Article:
Income Inequality in Wisconsin
Day 1 of a 5-Day Series on Income Inequality in Wisconsin
It’s getting harder for middle-class and lower-income families in Wisconsin to make ends meet, in part due to the recent trend of policy changes that benefit well-off Wisconsinites at the expense of working class families. Substantial cuts to tax credits for working families, changes that reduce access to health insurance, and diminished educational opportunities have hit middle and lower-income families hard. Meanwhile, the Legislature has cut taxes for high earners and corporations.
These changes come on top of growing income inequality in Wisconsin. In recent years, the income of the top one percent of earners has soared, while the incomes of middle class and working class families have stagnated or decreased. By making budget cuts that undercut support for middle-class and lower-income Wisconsinites, the Legislature has made it more likely that the trend of growing income inequality will continue.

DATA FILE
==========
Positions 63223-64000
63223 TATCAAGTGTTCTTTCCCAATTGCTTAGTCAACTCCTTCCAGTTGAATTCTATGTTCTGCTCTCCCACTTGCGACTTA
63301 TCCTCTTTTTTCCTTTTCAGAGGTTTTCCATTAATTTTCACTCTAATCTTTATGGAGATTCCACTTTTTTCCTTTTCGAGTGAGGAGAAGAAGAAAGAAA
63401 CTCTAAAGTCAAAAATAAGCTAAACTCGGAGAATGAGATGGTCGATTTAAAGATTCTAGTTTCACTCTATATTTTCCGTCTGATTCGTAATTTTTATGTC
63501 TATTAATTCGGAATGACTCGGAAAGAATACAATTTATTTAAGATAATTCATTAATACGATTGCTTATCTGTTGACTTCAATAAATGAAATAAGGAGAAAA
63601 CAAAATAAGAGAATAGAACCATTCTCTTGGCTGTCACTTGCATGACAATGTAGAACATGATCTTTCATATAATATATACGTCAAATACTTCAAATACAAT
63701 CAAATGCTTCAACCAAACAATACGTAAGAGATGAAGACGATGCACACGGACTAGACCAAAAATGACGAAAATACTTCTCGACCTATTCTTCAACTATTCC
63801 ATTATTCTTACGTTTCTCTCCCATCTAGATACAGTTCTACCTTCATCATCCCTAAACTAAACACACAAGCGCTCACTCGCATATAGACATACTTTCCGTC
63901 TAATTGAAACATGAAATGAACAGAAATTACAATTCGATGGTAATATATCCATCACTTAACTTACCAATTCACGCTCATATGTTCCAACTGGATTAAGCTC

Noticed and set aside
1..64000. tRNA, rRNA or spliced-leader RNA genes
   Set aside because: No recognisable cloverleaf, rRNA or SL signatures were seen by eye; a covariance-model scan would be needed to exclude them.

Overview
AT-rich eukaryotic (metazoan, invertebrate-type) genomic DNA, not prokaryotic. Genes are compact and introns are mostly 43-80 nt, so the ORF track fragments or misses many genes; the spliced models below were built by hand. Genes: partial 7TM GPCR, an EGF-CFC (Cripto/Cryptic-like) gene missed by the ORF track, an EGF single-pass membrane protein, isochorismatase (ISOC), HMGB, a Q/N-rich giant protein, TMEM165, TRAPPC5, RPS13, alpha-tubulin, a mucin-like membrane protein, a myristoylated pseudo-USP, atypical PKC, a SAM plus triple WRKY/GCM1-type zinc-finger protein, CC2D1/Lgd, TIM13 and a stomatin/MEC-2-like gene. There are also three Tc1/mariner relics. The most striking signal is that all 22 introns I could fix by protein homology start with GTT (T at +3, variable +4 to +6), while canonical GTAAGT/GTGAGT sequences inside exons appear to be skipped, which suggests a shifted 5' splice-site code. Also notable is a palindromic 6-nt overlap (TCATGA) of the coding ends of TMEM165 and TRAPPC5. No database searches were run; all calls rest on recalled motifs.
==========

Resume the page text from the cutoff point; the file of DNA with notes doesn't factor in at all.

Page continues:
In Wisconsin, most of the income flows to the biggest earners. As the chart below shows, 60 percent of the income in Wisconsin goes to the top 20 percent of earners. The average adjusted gross income reported on tax returns in this group was $149,000. In contrast, the bottom fifth earned only 0.03 percent of income in Wisconsin – three cents of every $100 earned in Wisconsin.
The concentration of income at the top becomes even more apparent when you look at the amount earned by the top one percent of earners in Wisconsin. The top one percent of earners earned 15.4 percent of the income in 2010, and the bottom 40 percent earned only 5.5 percent of the income, as shown in the chart below.
The average income reported on Wisconsin tax returns in the top one percent was $764,000 in 2010 – more than a hundred times the average income of filers in the bottom 40 percent, who on average earned $6,800.